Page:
America's governing system is unique in the extent to which scientists and other outside experts participate in the policy process. This wide-ranging study traces the rise of scientists in the policy process and shows how outside experts interrelate with politicians and administrators to produce a unique and dynamic policy process. It also shows how the very openness of American government creates the potential for unusual conflicts of interest. Bruce L. R. Smith focuses on the experiences of agency and presidential-level ...
America's governing system is unique in the extent to which scientists and other outside experts participate in the policy process. This wide-ranging study traces the rise of scientists in the policy process and shows how outside experts interrelate with politicians and administrators to produce a unique and dynamic policy process. It also shows how the very openness of American government creates the potential for unusual conflicts of interest. Bruce L. R. Smith focuses on the experiences of agency and presidential-level advisory systems over the past several decades. He chronicles the special complexities and challenges resulting from the Federal Advisory Committee Act-the "open meeting" law-to provide a better understanding of the role of advisory committees and offers valuable lessons to guide their future use. He looks at science advice in the Departments of Defense, State, and Energy; the National Aeronautics and Space Administration; the Environmental Protection Agency; and then examines how science advisory mechanisms have worked at the White House. Rather than simply providing a description of structures and institutions, Smith shows the advisory systems in action--how advisory systems work or fail to work in practice. He analyzes how the advisers influence the policymaking process and affect the life of the agencies they serve. Smith concludes with an assessment of the relationship between science advice and American democracy. He explains that the widespread use of outside advisers clearly reflects America's preference for pluralism. By scrutinizing agency plans, goals, and operations, advisers and advisory committees serve a variety of functions and attempt to strike a balance between openness and citizen access to government and the need for discipline and sophisticated expertise in policymaking. At the root of the advisory process is a paradox: scientists are called on because of their special expertise, but they are useful onl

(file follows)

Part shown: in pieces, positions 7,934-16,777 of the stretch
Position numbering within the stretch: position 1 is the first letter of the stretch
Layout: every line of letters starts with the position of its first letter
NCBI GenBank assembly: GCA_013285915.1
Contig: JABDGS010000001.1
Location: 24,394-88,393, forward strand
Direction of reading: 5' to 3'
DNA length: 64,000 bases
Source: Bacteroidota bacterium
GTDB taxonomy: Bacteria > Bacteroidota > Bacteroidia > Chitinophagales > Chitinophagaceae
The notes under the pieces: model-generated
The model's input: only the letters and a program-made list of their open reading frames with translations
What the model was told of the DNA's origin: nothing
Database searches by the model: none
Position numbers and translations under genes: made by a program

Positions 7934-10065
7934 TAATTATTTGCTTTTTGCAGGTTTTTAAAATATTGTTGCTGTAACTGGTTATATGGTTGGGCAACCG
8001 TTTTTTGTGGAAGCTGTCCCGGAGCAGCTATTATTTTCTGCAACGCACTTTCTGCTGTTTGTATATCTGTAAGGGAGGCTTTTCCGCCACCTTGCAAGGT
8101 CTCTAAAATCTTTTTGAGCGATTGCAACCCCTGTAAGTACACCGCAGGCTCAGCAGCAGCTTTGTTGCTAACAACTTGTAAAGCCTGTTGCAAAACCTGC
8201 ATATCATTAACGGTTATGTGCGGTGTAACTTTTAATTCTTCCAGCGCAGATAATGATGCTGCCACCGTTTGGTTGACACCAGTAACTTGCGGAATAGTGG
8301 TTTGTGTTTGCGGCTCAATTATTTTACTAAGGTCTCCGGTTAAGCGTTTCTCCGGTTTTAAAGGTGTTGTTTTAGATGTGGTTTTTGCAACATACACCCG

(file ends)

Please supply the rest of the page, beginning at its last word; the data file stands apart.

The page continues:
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Good. Previous owner's name in ink on front free endpaper-Minor pen underlining to text affecting approx 5 pages-Covers minor bowing caused by rear hinge being badly bound, though still strong-Tops & bottoms of boards rubbed-Spine of book faded & rubbed-Inside of top edge of dustwrapper has minor damp spotting, now dry-Book ow/ solid, clean & tight in untorn dustwrapper-238 pages.
0815779895. 238 pages, pictorial wrappers, very good. from the back cover: Since science advisers play an important part in the policy process, it is important to know how they operate, what roles they have played, and how they are selected. Bruce Smith's study answers these needs with incisiveness and knowledge. ' (Zbigniew Brzezinski, Former National Security Adviser).
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